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The last Monday every May is set aside for Memorial Day, a time to remember those who died while serving in America’s armed forces. The holiday traces its roots all the way back to the Civil War, but given the current state of the world, it’s just as important as ever. Today, to honor those who served, one Indiana movie theater is staging a screening of American Sniper, though with special accommodations for those suffering from post-traumatic stress disorder.

According to the South Bend Tribune, the Cinemark Movies 6 theater in Mishawaka, Indiana is hosting a so-called "sensory-sensitive showing" of director Clint Eastwood’s Academy Award-winning war film for veterans who could react negatively to what they see on screen and hear over the theaters normally booming speaker system.

Being a movie that deals with war in a realistic manner, American Sniper is full of sights and sounds that could trigger traumatic responses from those whose nerves are raw from their experiences overseas. To prevent this, the theater will dim the lights, but not go to full darkness, and the sound, especially that of gunfire and even things like loading of weapons, will be turned down.

Terra Jackson, the managers of the theater, says the idea was brought to them by:
a party that wanted to remain anonymous, [a local veteran who] really wanted to see this movie but couldn't just because of sensory overload.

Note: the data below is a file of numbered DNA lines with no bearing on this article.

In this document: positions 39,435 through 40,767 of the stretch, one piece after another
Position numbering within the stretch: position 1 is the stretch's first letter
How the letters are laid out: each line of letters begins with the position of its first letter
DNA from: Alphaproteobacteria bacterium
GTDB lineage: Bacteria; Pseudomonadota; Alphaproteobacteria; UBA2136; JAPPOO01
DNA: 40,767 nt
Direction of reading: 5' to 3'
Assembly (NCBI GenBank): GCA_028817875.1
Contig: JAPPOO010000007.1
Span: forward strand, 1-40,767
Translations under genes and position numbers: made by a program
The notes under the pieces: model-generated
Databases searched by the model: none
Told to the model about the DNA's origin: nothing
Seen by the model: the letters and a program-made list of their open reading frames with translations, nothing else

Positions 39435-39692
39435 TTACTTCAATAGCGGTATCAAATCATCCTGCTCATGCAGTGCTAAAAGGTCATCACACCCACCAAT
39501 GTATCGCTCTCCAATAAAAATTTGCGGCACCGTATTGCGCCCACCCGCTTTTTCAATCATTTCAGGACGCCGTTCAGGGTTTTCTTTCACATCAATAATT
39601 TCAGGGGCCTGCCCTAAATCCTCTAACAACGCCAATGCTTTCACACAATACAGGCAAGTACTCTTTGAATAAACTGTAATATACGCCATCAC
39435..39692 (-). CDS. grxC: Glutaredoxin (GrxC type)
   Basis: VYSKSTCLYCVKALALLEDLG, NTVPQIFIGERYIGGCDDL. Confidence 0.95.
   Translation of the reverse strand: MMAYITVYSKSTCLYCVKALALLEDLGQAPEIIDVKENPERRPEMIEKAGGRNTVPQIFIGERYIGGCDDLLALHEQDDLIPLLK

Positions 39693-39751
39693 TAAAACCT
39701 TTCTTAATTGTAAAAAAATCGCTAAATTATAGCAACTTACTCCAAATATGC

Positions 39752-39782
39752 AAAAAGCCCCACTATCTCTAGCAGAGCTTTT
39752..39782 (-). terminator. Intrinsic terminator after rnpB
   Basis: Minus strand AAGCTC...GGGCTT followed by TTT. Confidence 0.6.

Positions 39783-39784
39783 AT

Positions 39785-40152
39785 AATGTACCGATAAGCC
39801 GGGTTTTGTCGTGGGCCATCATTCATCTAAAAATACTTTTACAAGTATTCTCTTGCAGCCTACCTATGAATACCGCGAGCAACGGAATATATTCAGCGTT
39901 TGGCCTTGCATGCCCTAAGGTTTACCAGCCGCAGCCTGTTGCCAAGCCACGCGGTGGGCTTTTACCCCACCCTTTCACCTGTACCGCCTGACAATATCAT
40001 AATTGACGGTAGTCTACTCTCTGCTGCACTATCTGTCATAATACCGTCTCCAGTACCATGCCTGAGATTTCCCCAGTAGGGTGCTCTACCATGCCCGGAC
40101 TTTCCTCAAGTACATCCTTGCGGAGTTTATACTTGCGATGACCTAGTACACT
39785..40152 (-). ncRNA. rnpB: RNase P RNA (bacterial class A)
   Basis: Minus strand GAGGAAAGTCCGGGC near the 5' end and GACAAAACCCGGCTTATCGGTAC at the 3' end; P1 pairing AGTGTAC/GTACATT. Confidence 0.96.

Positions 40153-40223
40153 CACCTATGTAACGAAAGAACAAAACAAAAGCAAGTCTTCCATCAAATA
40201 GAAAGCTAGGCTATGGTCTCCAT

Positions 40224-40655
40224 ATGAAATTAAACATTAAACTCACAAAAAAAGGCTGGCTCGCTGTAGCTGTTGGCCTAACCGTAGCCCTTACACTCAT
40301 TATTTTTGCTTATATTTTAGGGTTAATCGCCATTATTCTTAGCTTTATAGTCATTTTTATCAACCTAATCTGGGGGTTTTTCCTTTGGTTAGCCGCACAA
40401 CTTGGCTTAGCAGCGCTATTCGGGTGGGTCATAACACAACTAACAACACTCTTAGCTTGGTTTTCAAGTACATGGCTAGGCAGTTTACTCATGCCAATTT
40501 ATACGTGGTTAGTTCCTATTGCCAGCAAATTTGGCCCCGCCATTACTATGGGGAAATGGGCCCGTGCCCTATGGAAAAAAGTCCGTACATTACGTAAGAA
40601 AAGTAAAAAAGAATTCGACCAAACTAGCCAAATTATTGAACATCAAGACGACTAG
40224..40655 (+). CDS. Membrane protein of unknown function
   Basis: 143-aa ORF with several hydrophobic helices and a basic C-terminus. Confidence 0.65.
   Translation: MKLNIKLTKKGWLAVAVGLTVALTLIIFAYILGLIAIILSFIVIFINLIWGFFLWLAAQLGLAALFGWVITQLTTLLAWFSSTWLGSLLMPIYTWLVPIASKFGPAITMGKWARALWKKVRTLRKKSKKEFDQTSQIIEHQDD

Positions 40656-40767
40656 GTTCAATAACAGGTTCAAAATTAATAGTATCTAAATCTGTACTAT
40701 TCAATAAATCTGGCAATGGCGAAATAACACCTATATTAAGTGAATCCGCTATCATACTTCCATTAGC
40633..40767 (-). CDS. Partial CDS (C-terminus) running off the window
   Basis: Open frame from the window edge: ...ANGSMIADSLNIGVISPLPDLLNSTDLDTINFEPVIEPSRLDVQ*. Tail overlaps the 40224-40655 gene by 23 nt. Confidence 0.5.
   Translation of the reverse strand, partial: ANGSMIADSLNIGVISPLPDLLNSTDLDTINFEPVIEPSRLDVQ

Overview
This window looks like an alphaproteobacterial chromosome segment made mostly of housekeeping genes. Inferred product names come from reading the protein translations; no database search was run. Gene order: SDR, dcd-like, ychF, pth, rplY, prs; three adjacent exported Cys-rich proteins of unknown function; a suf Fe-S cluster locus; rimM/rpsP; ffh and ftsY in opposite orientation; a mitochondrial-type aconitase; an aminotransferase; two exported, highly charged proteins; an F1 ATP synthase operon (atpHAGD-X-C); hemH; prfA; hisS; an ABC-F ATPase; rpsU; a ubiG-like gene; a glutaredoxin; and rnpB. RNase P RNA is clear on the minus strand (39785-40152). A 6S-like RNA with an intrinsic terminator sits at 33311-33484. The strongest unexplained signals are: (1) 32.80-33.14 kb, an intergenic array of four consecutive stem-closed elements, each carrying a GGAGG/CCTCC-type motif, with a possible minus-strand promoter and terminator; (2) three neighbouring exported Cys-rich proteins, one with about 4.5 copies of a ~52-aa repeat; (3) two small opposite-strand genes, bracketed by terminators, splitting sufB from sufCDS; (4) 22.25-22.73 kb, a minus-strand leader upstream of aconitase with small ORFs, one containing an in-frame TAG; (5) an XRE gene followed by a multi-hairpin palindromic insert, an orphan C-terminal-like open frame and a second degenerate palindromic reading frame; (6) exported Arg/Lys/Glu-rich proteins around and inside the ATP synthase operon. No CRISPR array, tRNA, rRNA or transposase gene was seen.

American Sniper tells the story of Chris Kyle, played by Bradley Cooper, who was nominated for a Best Actor Oscar for his portrayal, the most lethal sniper in U.S. history. With 255 confirmed kills on his record, he returned home, but, marked as his was by his time in war, was never able to entirely acclimate and readjust to regular civilian life. Full of intense, realistic scenes of combat, there are numerous moments, even with the more subdued sensory experience, that could potentially trigger anxiety, and a local veteran’s center will have counselors available on sight in the event that they are needed.

Once the idea was proposed, it was almost a no-brainer. Cinemark regularly hosts similar sensory-sensitive screenings for autistic members of the community, and as the biggest concerns are with the theaters being so dark and so loud, the management says that is an easy enough fix. With the lights left on, it will enable the viewers to keep a firm grasp on their surroundings and what is going on around them, while decreasing the volume will help cut startle responses, especially in the instances of sudden, unexpected explosions or gunfire.

Before the showing today there will also be a performance of the National Anthem, and a group of students from a local junior ROTC unit will present the colors before the hit film.

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